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November 19, 2014     The Julian News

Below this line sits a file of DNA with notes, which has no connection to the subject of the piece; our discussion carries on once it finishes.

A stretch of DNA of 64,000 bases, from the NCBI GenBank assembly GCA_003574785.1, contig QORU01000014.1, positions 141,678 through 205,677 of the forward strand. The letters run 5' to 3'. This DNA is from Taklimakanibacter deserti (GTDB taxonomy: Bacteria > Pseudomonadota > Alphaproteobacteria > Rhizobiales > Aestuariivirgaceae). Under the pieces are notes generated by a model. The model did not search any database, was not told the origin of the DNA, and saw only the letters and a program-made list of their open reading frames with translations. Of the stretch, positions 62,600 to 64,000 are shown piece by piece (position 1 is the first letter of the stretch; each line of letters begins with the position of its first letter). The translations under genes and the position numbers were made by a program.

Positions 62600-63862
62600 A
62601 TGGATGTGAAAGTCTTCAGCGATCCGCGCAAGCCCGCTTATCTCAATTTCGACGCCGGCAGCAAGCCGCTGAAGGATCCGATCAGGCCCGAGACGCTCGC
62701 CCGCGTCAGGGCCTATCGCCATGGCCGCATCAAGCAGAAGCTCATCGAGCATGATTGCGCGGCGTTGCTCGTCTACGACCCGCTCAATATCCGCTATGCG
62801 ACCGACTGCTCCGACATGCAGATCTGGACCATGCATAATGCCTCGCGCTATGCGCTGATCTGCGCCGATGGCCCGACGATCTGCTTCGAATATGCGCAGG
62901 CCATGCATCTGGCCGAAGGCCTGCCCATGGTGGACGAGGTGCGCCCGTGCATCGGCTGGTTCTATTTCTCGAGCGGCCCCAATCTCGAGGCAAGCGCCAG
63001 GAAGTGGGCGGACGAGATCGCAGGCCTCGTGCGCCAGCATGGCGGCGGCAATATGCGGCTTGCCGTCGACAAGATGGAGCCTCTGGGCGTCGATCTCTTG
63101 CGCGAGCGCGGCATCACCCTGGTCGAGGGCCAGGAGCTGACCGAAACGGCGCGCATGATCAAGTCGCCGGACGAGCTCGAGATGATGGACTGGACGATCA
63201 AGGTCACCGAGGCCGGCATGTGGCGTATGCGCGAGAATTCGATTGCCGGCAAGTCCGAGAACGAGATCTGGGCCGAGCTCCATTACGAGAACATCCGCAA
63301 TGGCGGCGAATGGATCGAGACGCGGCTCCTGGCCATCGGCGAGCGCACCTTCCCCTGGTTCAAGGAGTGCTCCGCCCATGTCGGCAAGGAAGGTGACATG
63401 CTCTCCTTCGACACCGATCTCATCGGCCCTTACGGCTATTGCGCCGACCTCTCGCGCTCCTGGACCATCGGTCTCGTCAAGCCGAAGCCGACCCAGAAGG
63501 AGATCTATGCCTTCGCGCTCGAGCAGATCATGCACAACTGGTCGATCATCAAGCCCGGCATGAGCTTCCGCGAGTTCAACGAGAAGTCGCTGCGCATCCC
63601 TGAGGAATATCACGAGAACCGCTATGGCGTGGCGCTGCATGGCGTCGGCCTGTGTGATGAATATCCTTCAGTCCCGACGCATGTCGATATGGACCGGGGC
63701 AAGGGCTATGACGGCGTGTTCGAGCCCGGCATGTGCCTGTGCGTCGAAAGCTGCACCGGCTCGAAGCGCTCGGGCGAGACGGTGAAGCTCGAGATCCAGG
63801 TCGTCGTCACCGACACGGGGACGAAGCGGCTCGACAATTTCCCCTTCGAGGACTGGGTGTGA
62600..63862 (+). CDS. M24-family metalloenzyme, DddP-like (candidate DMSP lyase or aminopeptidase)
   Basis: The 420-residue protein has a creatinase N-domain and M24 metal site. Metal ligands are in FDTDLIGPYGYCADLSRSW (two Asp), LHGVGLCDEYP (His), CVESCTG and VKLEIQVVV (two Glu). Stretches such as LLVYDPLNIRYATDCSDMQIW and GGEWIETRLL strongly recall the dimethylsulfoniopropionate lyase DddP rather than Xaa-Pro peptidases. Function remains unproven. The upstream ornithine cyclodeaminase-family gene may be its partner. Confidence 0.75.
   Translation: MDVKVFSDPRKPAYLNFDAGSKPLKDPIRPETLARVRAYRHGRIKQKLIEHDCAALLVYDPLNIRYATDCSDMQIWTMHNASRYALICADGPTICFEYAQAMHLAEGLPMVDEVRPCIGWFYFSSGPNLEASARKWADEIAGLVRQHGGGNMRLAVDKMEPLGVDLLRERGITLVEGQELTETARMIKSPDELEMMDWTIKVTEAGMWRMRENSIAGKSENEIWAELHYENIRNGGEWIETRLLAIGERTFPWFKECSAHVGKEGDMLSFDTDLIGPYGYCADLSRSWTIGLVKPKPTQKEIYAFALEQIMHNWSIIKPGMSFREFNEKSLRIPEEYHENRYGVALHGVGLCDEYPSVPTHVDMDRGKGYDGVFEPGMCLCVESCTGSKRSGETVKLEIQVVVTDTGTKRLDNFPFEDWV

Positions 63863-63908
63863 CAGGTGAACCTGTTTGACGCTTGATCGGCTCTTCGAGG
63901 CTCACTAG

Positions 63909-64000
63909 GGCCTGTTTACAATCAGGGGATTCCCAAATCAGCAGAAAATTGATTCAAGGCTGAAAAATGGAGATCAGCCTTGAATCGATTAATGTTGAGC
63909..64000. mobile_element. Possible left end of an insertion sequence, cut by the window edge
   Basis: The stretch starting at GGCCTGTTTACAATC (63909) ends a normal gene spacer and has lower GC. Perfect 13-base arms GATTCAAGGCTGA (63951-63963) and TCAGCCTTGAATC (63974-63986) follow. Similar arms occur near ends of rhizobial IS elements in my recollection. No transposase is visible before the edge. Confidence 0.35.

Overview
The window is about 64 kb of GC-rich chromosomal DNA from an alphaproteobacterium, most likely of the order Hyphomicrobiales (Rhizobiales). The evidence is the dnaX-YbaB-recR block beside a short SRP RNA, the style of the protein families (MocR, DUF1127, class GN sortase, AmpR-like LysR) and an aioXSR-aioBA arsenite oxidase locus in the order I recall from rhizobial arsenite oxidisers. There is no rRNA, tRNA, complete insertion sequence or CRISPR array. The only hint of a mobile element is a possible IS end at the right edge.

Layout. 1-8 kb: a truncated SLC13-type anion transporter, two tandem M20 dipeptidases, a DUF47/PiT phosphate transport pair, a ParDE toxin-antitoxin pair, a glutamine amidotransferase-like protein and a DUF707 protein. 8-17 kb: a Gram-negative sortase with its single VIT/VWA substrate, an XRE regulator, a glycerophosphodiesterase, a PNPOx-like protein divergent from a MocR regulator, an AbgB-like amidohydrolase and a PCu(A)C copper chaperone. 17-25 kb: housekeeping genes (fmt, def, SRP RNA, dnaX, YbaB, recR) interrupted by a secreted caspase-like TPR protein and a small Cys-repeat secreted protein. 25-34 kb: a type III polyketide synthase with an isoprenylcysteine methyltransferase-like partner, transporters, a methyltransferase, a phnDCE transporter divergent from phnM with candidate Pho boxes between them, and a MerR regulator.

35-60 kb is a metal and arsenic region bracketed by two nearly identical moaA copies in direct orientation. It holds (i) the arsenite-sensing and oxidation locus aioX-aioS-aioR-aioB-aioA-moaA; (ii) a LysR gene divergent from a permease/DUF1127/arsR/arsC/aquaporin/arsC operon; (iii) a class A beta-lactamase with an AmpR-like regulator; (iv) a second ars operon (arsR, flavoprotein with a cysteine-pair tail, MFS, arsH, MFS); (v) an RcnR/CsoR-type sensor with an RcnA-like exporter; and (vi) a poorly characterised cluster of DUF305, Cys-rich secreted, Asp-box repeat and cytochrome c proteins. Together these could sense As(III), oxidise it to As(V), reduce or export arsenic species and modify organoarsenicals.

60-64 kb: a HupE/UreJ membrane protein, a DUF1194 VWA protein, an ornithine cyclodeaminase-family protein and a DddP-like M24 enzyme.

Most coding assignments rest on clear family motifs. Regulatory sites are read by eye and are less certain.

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10 The Julian News Lovely home over-looking Lake Cuyamaca. This custom home skillfully combines clean modern lines with rustic treatments of wood, copper, sheet metal and bamboo. The floor to ceiling windows on the South and East sides provide natural light, spectacular views and an impressive passive heat source in the winter. Rare, oversized .58 acre lot, 2+ bedrooms, 2 baths, and an atrium style family room. Offered at $367,900. Best Deal on the Mountain Exquisite, architect designed custom home with one of the finest panoramic views in all of Julian featured from every room. 3,300 sq.ft.,includes gourmet kitchen, 3 romantic fireplaces, private guest wing. 2.5 acres, spacious garage and workshop. Offered below replacement cost. Reduced to $699,000 $184,000 Townsite: .65 acres, water in, septic layout $129,000 Townsite View: .99 acres $145,000 IN ESCROW - Harrison Park: 9.92 acres, well, elec. reduced $130,000 Pine Hills: 8.21 acres, view $160,000 SOLD - Pine Hills: 4.2 acres, well, septic in, view! $175,000 Pine Hills: 6.32 acres, $175,000 Historic District 3.97 acres, with well, cleared and park like with incredible views! $125,000. Genuine Historic Julian Home. This home built in 1899 is charming and unique. Perfect for someone who wants to b( active in preserving Julian's rich heritage. 3 bedrooms/3 full baths, 2 car garage, studio guest house with full bath. Has been used as a weekend rental for many years. Located in the heart of Julian. $42s, ooo Cute and Clean. 2 bedroom plus an office, 2 bath, large lot, deck, Great views of the Julian countryside. Excellent buy at $250,000 Custom Home with terrific views on 8.41 acres. 2 - 2 car garages, Two story. Well on Property, Large brick courtyard. Short Sale - $450,000 View Parcel, 5 acres.. Nice gently slopping parcel, good well, water storage tank, shed and pump house. There is a septic tank installed but the condition of the system is unknown at this time. A very good buy at $123,000 Panoramic View Lot in Pine Hills. Surveyed &Perc Test Completed. Proposed Septic Layout. Electric Nearby. $16o, ooo Usable 2.2 acre parcel with well, view and electricity. Price to sell at $109,000 Beautiful 10 acre Lot with incredible northwesterly views. Pad, well, tank, roads in, private. Must see to appreciate! $1s4,ooo The follies which a man regrets most in his life are those which he didn't commit when he had the opportunity. -- Helen Rowland. CReal Estat i Matthew Pitman, broker, SRES 760-212-8661 www andiegochoicere.com - broker@sdchoicere.com 1459 Hollow Glen Rd - CABR Z7217S0 "Have A Hike ... Dine with a Turkey" by Bill Fink A Letter Home In the late thirties and forties America was changing fast. Europe was already at war and after the bombing of Pearl Harbor on December 7, 1941 America was about to change even faster. As men and teenage boy in the cities lined up around the blocks and stood in line all night to get into the recruiters office, the same phenomena was taking place in small towns in rural America, the coal mining areas in the south and across the continental divide and into the west. In many ways America was still a small and provincial country back then. Regional accents and customs were distinct. Long distance travel by train or plane wasn't common then. My Dad, growing up in those days in Brooklyn, NY recalls that milk, and ice were delivered by horse and wagon. No Internet or computers. Telephones, if you had one, worked only through an operator and TV hadn't even been invented yet. Technology was the radio, with the Green Lantern, Buck Rogers, Burns and Allen, the Dodgers, Yankees and Giants in New York. President Roosevelt's fireside chats broadcast nation-wide, kept America informed and morale up during the Depression. In those days, Dad was as likely to know a farm boy from Mississippi, or miner's son from West Virginia or Kentucky as he would the man in the moon. He knew where California and Hawaii were from maps, but never had met anyone from there. Being from New York, he probably would have thought that Californians had odd accents... dude. So in those days, America was small. Vast in area but small in the sphere in which you lived. When war broke out and enlistees and draftees from all over the country were thrown together in "basic" (basic training) the culture shock was eye opening. Not only was the shock of discipline, grueling physical training and learning the art of war new to our young men, but so too the accents, different traditions and heritage of all the American cultures. One thing that my Dad told me was the extreme difference between him and some of his new barracks mates, the farm boys from the South. He always seemed in agony telling me about the misery of reveille at 5 a.m. and dragging himself out of the rack to ready for inspection and calisthenics. The farm boys of course were already up, dressed and having a smoke outside while the city fellers were moaning about the early hour. A lot has changed about the military since those days, while a lot has not. What follows is a recent letter home from a young southern Marine in "boot camp", not called "basic" anymore. For those of you who have never served, read carefully. For those of you who "have" served does it sound familiar? And is the irony lost on anyone but me? IOWA FARM KID JOINS THE MARINES Dear Ma and Pa, I am well. Hope you are. Tell Brother Walt and Brother Elmer the Marine Corps beats working for old man Minch by a mile. Tell them to join up quick before all of the places are filled. I was restless at first because you get to stay in bed till nearly 6 a.m. But I am getting so I like to sleep late. Tell Walt and Elmer all you do before breakfast is smooth your cot, and shine some things. No hogs to slop, feed to pitch, mash to mix, wood to split, fire to lay. Practically nothing. Men got to shave but it is not so bad, there's warm water. Breakfast is strong on trimmings like fruit juice, cereal, eggs, bacon, etc., but kind of weak on chops, potatoes, ham, steak, fried eggplant, pie and other regular food, but tell Walt and Elmer you can always sit by the two city boys who live on coffee. Their food, plus yours, holds you until noon when you get fed again. It's no wonder these city boys can't walk much. We go on 'route marches,' which the platoon sergeant says are long walks to harden us. If he thinks so, it's not my place to" tell him different. A 'route march' is about as far as to our mailbox at home. Then the city guys get sore feet and we all ride back in trucks. The sergeant is like a schoolteacher. He nags a lot. The Captain is like the school board. Majors and colonels just ride around and frown. They don't bother you none. This next will kill Walt and Elmer with laughing. I keep getting medals for shooting. I don't know why. The bulls-eye is near as big as a chipmunk head and don't move, and it ain't shooting at you like the Higgett boys at home. All you got to do is lie there all comfortable and hit it. You don't even load your own cartridges. They come in boxes. Then we have what they call hand-to-hand combat training. You get to wrestle with them city boys. I have to be real careful though, they break real easy. It ain't like fighting with that ole bull at home. I'm about the best they got in this except for that Tug Jordan from over in Silver Lake. I only beat him once. He joined up the same time as me, but I'm only 5'6' and 130 pounds and he's 6'8' and near 300 pounds dry. Be sure to tell Walt and Elmer to hurry and join before other fellers get onto this setup and come stampeding in. Your loving daughter, Alice This is certainly a big change. Is it progress? Hear Ye! Hear Ye! "Progress is impossible without change, and those who cannot change their minds cannot change anything." -- George Bernard Shaw "Progress is a nice word. But change is its motivator. And change has its enemies." Robert Kennedy "I'm not going to change the way I look or the way I feel to conform to anything... I'm one of those people." John Lennon Ask Pastor Rick Religion In The News Religion in the NewsAsk Pastor Rick has reached a milestone: 150 articles. I offer my thanks for your readership. Also for the remarks I've received via eMail and in person about them--both positive and negative/ Leading Mega-Church To Dissolve The Mars Hill organization will soon cease to exist, as church leaders have decided to "dissolve" the multi-site organization and allow its churches to become independent. Christianity Today reports that the transition will be completed by New Year's Day. Dave Bruskas, the primary teaching pastor at Mars Hill announced on November 2nd, "Rather than remaining a centralized multi-site church with video-led teaching distributed to multiple locations, the best future for each of our existing local churches is for them to become autonomous self-governed entities. This means that each of our locations has an opportunity November 19, 2014 to become a new church, rooted in the best of what Mars Hill has been in the past, and independently led and run by its own local elder teams." The Mars Hill organization was founded in 1996. The decision to dissolve the name and Mars Hill organization came after former senior pastor Mark Driscoll resigned from his position. Source: Christianity Today, summarized by Pastor Rick Ask Pastor Rick What does it mean to be sealed by the Holy Spirit? In ancient days when something had a "seal" placed upon it, it signified four primary things: security, authenticity, ownership, and authority. Let me just address one of those things, security. When Daniel was placed into the lion's den, King Darius put a seal on the stone over the entrance to the den, "so that nothing might be changed in regard to Daniel" [see Daniel 6:17]. Any person but the king who disturbed that seal would likely have been put to death. In a similar way the tomb of Jesus was sealed. Fearing that Jesus' disciples might steal His body and falsely claim His resurrection, the Jewish leaders obtained Pilate's permission to place a seal on the stone and to guard it with soldiers [see Matthew 27:62-66]. In an infinitely greater way, the Holy Spirit seals/secures every Christ follower, marking him or her with His own inviolable seal. Rick Hill is the Senior Pastor at Hillside Church on 3rd and C Streets in Julian, CA. Direct all questions and correspondence to: PastorRick@ julianchurch.org or Hillside Church, Religion In The News, Box 973, Julian, CA, 92036. (Opinions in this column do not necessarily express the views of Julian News, its editor, or employees.) PETS OF THE WEEK It's Flu Season- Here's How To Avoid The Bug (NAPSA)-While flu season in the U.S. historically starts in October, most of us don't think about it until either we get sick or a family member or co-worker does, and by then, it may be too late. One of the few facts about flu season is that it's always unpredictable and may peak at any time in the fall, winter or even spring months. That's why the Centers for Disease Control and Prevention (CDC) recommends that people get the flu shot each year as soon as vaccine is available. Many Americans do just that- however, as a society it seems we've become more reactive when it comes to flu season, and data supports it. A notable behavioral shift over the past few years has seen a considerable percentage of the population waiting to get their flu shots until flu activity becomes widespread. And that may not be the wisest choice. "It takes up to two weeks for the body to build full immunity following a flu shot, and you're significantly increasing your chances of getting sick if you wait until the last minute when flu is already circulating in your community," said Harry Leider, M.D., Walgreens chief medical officer. "Sometimes, people can get complacent after a couple of mild flu seasons, but the past two years we've seen how far- reaching the impact of a severe season can be, and why it's so important to get a flu shot early as continued on page 14 Toby is a 2 year old neutered Chihuahua who weighs 121bs. Toby adores being the center of attention and will crawl into your lap for endless snuggling. Affectionate and friendly with people, he will have no problem adjusting to a new home. Toby is good with other dogs and loves to play. Meet this happy guy by asking for ID#A1602305 Tag#C782. Toby can be adopted for $69. Steffie is a 1 year old spayed Tortie who weighs 7.61bs. Friendly and outgoing, she hops right out of her cage when you open the door. Steffie is affectionate and enjoys being petted and having her head scratched. She gets along with other cats and is currently housed with a second feline for companionship. Meet this sweet girl by asking for ID#A1597051 Tag#C993. Steffie can be adopted for $58. All adoption fees include vaccinations, spaying/neutering (upon adoption), a microchip and free Vet visit. Dog fees also include a 1 year license. Dennis and Antonia are at our Central County Shelter, 5480 Gaines Street, San Diego. The Shelter hours are 9:30AM to 5:30PM, Tuesday through Saturday or visit www.sddac.com for more information. 10 The Julian News Lovely home over-looking Lake Cuyamaca. This custom home skillfully combines clean modern lines with rustic treatments of wood, copper, sheet metal and bamboo. The floor to ceiling windows on the South and East sides provide natural light, spectacular views and an impressive passive heat source in the winter. Rare, oversized .58 acre lot, 2+ bedrooms, 2 baths, and an atrium style family room. Offered at $367,900. Best Deal on the Mountain Exquisite, architect designed custom home with one of the finest panoramic views in all of Julian featured from every room. 3,300 sq.ft.,includes gourmet kitchen, 3 romantic fireplaces, private guest wing. 2.5 acres, spacious garage and workshop. Offered below replacement cost. Reduced to $699,000 $184,000 Townsite: .65 acres, water in, septic layout $129,000 Townsite View: .99 acres $145,000 IN ESCROW - Harrison Park: 9.92 acres, well, elec. reduced $130,000 Pine Hills: 8.21 acres, view $160,000 SOLD - Pine Hills: 4.2 acres, well, septic in, view! $175,000 Pine Hills: 6.32 acres, $175,000 Historic District 3.97 acres, with well, cleared and park like with incredible views! $125,000. Genuine Historic Julian Home. This home built in 1899 is charming and unique. Perfect for someone who wants to b( active in preserving Julian's rich heritage. 3 bedrooms/3 full baths, 2 car garage, studio guest house with full bath. Has been used as a weekend rental for many years. Located in the heart of Julian. $42s, ooo Cute and Clean. 2 bedroom plus an office, 2 bath, large lot, deck, Great views of the Julian countryside. Excellent buy at $250,000 Custom Home with terrific views on 8.41 acres. 2 - 2 car garages, Two story. Well on Property, Large brick courtyard. Short Sale - $450,000 View Parcel, 5 acres.. Nice gently slopping parcel, good well, water storage tank, shed and pump house. There is a septic tank installed but the condition of the system is unknown at this time. A very good buy at $123,000 Panoramic View Lot in Pine Hills. Surveyed &Perc Test Completed. Proposed Septic Layout. Electric Nearby. $16o, ooo Usable 2.2 acre parcel with well, view and electricity. Price to sell at $109,000 Beautiful 10 acre Lot with incredible northwesterly views. Pad, well, tank, roads in, private. Must see to appreciate! $1s4,ooo The follies which a man regrets most in his life are those which he didn't commit when he had the opportunity. -- Helen Rowland. CReal Estat i Matthew Pitman, broker, SRES 760-212-8661 www andiegochoicere.com - broker@sdchoicere.com 1459 Hollow Glen Rd - CABR Z7217S0 "Have A Hike ... Dine with a Turkey" by Bill Fink A Letter Home In the late thirties and forties America was changing fast. Europe was already at war and after the bombing of Pearl Harbor on December 7, 1941 America was about to change even faster. As men and teenage boy in the cities lined up around the blocks and stood in line all night to get into the recruiters office, the same phenomena was taking place in small towns in rural America, the coal mining areas in the south and across the continental divide and into the west. In many ways America was still a small and provincial country back then. Regional accents and customs were distinct. Long distance travel by train or plane wasn't common then. My Dad, growing up in those days in Brooklyn, NY recalls that milk, and ice were delivered by horse and wagon. No Internet or computers. Telephones, if you had one, worked only through an operator and TV hadn't even been invented yet. Technology was the radio, with the Green Lantern, Buck Rogers, Burns and Allen, the Dodgers, Yankees and Giants in New York. President Roosevelt's fireside chats broadcast nation-wide, kept America informed and morale up during the Depression. In those days, Dad was as likely to know a farm boy from Mississippi, or miner's son from West Virginia or Kentucky as he would the man in the moon. He knew where California and Hawaii were from maps, but never had met anyone from there. Being from New York, he probably would have thought that Californians had odd accents... dude. So in those days, America was small. Vast in area but small in the sphere in which you lived. When war broke out and enlistees and draftees from all over the country were thrown together in "basic" (basic training) the culture shock was eye opening. Not only was the shock of discipline, grueling physical training and learning the art of war new to our young men, but so too the accents, different traditions and heritage of all the American cultures. One thing that my Dad told me was the extreme difference between him and some of his new barracks mates, the farm boys from the South. He always seemed in agony telling me about the misery of reveille at 5 a.m. and dragging himself out of the rack to ready for inspection and calisthenics. The farm boys of course were already up, dressed and having a smoke outside while the city fellers were moaning about the early hour. A lot has changed about the military since those days, while a lot has not. What follows is a recent letter home from a young southern Marine in "boot camp", not called "basic" anymore. For those of you who have never served, read carefully. For those of you who "have" served does it sound familiar? And is the irony lost on anyone but me? IOWA FARM KID JOINS THE MARINES Dear Ma and Pa, I am well. Hope you are. Tell Brother Walt and Brother Elmer the Marine Corps beats working for old man Minch by a mile. Tell them to join up quick before all of the places are filled. I was restless at first because you get to stay in bed till nearly 6 a.m. But I am getting so I like to sleep late. Tell Walt and Elmer all you do before breakfast is smooth your cot, and shine some things. No hogs to slop, feed to pitch, mash to mix, wood to split, fire to lay. Practically nothing. Men got to shave but it is not so bad, there's warm water. Breakfast is strong on trimmings like fruit juice, cereal, eggs, bacon, etc., but kind of weak on chops, potatoes, ham, steak, fried eggplant, pie and other regular food, but tell Walt and Elmer you can always sit by the two city boys who live on coffee. Their food, plus yours, holds you until noon when you get fed again. It's no wonder these city boys can't walk much. We go on 'route marches,' which the platoon sergeant says are long walks to harden us. If he thinks so, it's not my place to" tell him different. A 'route march' is about as far as to our mailbox at home. Then the city guys get sore feet and we all ride back in trucks. The sergeant is like a schoolteacher. He nags a lot. The Captain is like the school board. Majors and colonels just ride around and frown. They don't bother you none. This next will kill Walt and Elmer with laughing. I keep getting medals for shooting. I don't know why. The bulls-eye is near as big as a chipmunk head and don't move, and it ain't shooting at you like the Higgett boys at home. All you got to do is lie there all comfortable and hit it. You don't even load your own cartridges. They come in boxes. Then we have what they call hand-to-hand combat training. You get to wrestle with them city boys. I have to be real careful though, they break real easy. It ain't like fighting with that ole bull at home. I'm about the best they got in this except for that Tug Jordan from over in Silver Lake. I only beat him once. He joined up the same time as me, but I'm only 5'6' and 130 pounds and he's 6'8' and near 300 pounds dry. Be sure to tell Walt and Elmer to hurry and join before other fellers get onto this setup and come stampeding in. Your loving daughter, Alice This is certainly a big change. Is it progress? Hear Ye! Hear Ye! "Progress is impossible without change, and those who cannot change their minds cannot change anything." -- George Bernard Shaw "Progress is a nice word. But change is its motivator. And change has its enemies." Robert Kennedy "I'm not going to change the way I look or the way I feel to conform to anything... I'm one of those people." John Lennon Ask Pastor Rick Religion In The News Religion in the NewsAsk Pastor Rick has reached a milestone: 150 articles. I offer my thanks for your readership. Also for the remarks I've received via eMail and in person about them--both positive and negative/ Leading Mega-Church To Dissolve The Mars Hill organization will soon cease to exist, as church leaders have decided to "dissolve" the multi-site organization and allow its churches to become independent. Christianity Today reports that the transition will be completed by New Year's Day. Dave Bruskas, the primary teaching pastor at Mars Hill announced on November 2nd, "Rather than remaining a centralized multi-site church with video-led teaching distributed to multiple locations, the best future for each of our existing local churches is for them to become autonomous self-governed entities. This means that each of our locations has an opportunity November 19, 2014 to become a new church, rooted in the best of what Mars Hill has been in the past, and independently led and run by its own local elder teams." The Mars Hill organization was founded in 1996. The decision to dissolve the name and Mars Hill organization came after former senior pastor Mark Driscoll resigned from his position. Source: Christianity Today, summarized by Pastor Rick Ask Pastor Rick What does it mean to be sealed by the Holy Spirit? In ancient days when something had a "seal" placed upon it, it signified four primary things: security, authenticity, ownership, and authority. Let me just address one of those things, security. When Daniel was placed into the lion's den, King Darius put a seal on the stone over the entrance to the den, "so that nothing might be changed in regard to Daniel" [see Daniel 6:17]. Any person but the king who disturbed that seal would likely have been put to death. In a similar way the tomb of Jesus was sealed. Fearing that Jesus' disciples might steal His body and falsely claim His resurrection, the Jewish leaders obtained Pilate's permission to place a seal on the stone and to guard it with soldiers [see Matthew 27:62-66]. In an infinitely greater way, the Holy Spirit seals/secures every Christ follower, marking him or her with His own inviolable seal. Rick Hill is the Senior Pastor at Hillside Church on 3rd and C Streets in Julian, CA. Direct all questions and correspondence to: PastorRick@ julianchurch.org or Hillside Church, Religion In The News, Box 973, Julian, CA, 92036. (Opinions in this column do not necessarily express the views of Julian News, its editor, or employees.) PETS OF THE WEEK It's Flu Season- Here's How To Avoid The Bug (NAPSA)-While flu season in the U.S. historically starts in October, most of us don't think about it until either we get sick or a family member or co-worker does, and by then, it may be too late. One of the few facts about flu season is that it's always unpredictable and may peak at any time in the fall, winter or even spring months. That's why the Centers for Disease Control and Prevention (CDC) recommends that people get the flu shot each year as soon as vaccine is available. Many Americans do just that- however, as a society it seems we've become more reactive when it comes to flu season, and data supports it. A notable behavioral shift over the past few years has seen a considerable percentage of the population waiting to get their flu shots until flu activity becomes widespread. And that may not be the wisest choice. "It takes up to two weeks for the body to build full immunity following a flu shot, and you're significantly increasing your chances of getting sick if you wait until the last minute when flu is already circulating in your community," said Harry Leider, M.D., Walgreens chief medical officer. "Sometimes, people can get complacent after a couple of mild flu seasons, but the past two years we've seen how far- reaching the impact of a severe season can be, and why it's so important to get a flu shot early as continued on page 14 Toby is a 2 year old neutered Chihuahua who weighs 121bs. Toby adores being the center of attention and will crawl into your lap for endless snuggling. Affectionate and friendly with people, he will have no problem adjusting to a new home. Toby is good with other dogs and loves to play. Meet this happy guy by asking for ID#A1602305 Tag#C782. Toby can be adopted for $69. Steffie is a 1 year old spayed Tortie who weighs 7.61bs. Friendly and outgoing, she hops right out of her cage when you open the door. Steffie is affectionate and enjoys being petted and having her head scratched. She gets along with other cats and is currently housed with a second feline for companionship. Meet this sweet girl by asking for ID#A1597051 Tag#C993. Steffie can be adopted for $58. All adoption fees include vaccinations, spaying/neutering (upon adoption), a microchip and free Vet visit. Dog fees also include a 1 year license. Dennis and Antonia are at our Central County Shelter, 5480 Gaines Street, San Diego. The Shelter hours are 9:30AM to 5:30PM, Tuesday through Saturday or visit www.sddac.com for more information.